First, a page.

I’ve heard it said that you never really know how much you need something until you have it taken away from you. For me, writing is that something. After having stopped writing for some time, I’ve realized more and more how much I depend on it as a medium for escape and freedom. It’s led me to think about how writing really is the ultimate form of release. When I sit down in front of my computer and open a blank word document, there are no constraints. Nobody looks over my shoulder and tells me what I should write or what I can’t pen.

Writing serves as a form of emotional expression. Nobody can write something on their mind and close to their heart without putting a piece of them into their work. Regardless of whether or not the written work is fiction or otherwise, writing opens up the floodgates, and as long as the piece means something to the author, it will have infinite value.

The longest work I’ve ever created was around fifty thousand words long. It was a novel I wrote over the span of about a year. To most people that sounds like a lot, and they’re not wrong. This mentality, along with how school has associated writing with boredom, turns many away from writing. I don’t believe everybody should write novel-length stories to express themselves. Instead, I propose that when nobody seems to understand your problems, and when all other activities have failed to alleviate that ache inside, try writing.

Write what? That becomes the next logical question. My answer is to write whatever you want to write. I’ll go ahead and list a few.

Journaling

Mothers love to tell their kids to journal or keep a diary. At least, my mother does. For many people, having some imaginary person they write letters to or a kind of log book in which they record their life works. Unfortunately, for me this does not work. But that merely places emphasis on the fact that not all of these modes of writing or even most of these are supposed to work. Find what works and stick with it. There is no obligation to go any further.

Blogging

This is something I did quite a lot, less so now that my time is scarcer, but oftentimes building a community around oneself bolsters strength and determination. My blog community and the support they offered helped me through some of the toughest times in my life. This speaks to another benefit of writing:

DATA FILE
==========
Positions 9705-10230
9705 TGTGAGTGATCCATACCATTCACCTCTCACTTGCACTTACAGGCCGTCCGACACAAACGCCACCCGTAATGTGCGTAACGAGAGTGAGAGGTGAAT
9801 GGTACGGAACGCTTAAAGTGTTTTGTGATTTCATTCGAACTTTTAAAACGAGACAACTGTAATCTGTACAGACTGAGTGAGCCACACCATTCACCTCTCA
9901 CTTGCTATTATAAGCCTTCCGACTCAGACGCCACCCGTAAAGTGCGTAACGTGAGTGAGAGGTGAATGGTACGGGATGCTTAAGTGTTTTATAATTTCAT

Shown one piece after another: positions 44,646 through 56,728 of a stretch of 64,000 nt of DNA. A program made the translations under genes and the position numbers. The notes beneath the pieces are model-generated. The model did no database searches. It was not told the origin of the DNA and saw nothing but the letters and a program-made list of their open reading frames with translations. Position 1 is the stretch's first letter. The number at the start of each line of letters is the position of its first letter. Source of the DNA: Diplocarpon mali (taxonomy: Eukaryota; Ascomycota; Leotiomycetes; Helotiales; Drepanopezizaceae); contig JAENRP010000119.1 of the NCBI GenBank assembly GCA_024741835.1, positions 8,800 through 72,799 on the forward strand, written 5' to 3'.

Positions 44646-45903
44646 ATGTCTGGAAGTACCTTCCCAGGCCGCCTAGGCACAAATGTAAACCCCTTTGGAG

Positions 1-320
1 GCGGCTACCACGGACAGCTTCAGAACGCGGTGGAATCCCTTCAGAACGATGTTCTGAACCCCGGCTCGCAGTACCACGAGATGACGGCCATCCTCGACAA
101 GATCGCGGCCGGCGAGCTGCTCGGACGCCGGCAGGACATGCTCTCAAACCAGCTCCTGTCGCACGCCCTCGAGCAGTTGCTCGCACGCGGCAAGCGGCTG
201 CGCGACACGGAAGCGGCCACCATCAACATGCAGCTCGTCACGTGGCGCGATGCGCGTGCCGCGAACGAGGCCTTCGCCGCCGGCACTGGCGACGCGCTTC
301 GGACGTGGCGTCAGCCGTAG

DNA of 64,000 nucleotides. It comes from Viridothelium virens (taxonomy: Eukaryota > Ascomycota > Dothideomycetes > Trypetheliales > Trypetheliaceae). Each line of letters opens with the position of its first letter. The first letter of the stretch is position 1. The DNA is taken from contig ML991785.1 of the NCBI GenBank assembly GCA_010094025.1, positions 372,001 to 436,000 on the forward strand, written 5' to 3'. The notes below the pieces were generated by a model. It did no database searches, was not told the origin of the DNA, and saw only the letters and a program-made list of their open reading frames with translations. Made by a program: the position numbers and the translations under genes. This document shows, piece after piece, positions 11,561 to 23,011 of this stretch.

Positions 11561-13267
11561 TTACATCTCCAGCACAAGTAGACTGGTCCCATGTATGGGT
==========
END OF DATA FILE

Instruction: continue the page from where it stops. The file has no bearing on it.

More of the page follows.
Writing is not some archaic medium best left to textbooks and schoolwork. Instead, it transcends boundaries as a form of universal communication. The people who write are some of the most compassionate and encouraging people out there, and as a group, we are more than ready to welcome new people into our “circle.”

Poetry

A writing form which I did not understand for the longest time, I’ve since come to love and enjoy poetry. Poetry arguably holds the most potential for expressing emotion, and in its abstract form, it has a lot of room for relatability. The primary misconception people have about poetry is that it is some high-flown language that only the modern Shakespeare can communicate in, but truthfully, the most mundane thing can be a subject of poetry. Poetry allows you to describe what you cannot put words to.

Story Writing

I made this category deliberately vague, because if I said something like, “Novel Writing,” it would automatically turn a lot of people off. The truth is that some of the best stories are no more than a few hundred words in length. Story writing works as an effective medium of emotional communication because to create, one must invest themself in the piece. When we create something we actively care about, we unconsciously inject our feelings, experiences, worldview, and ideas into it.

A final point I’d like to make before I close this article is that no one obligates you to finish what you’re writing. Freedom is the crux of this argument, which means that you’re free to quit whenever you want. I simply urge anyone who hasn’t tried writing as a means of escape from life to try it at least once. The results may be surprising.

Tours yruly

Published by Michael Hollingworth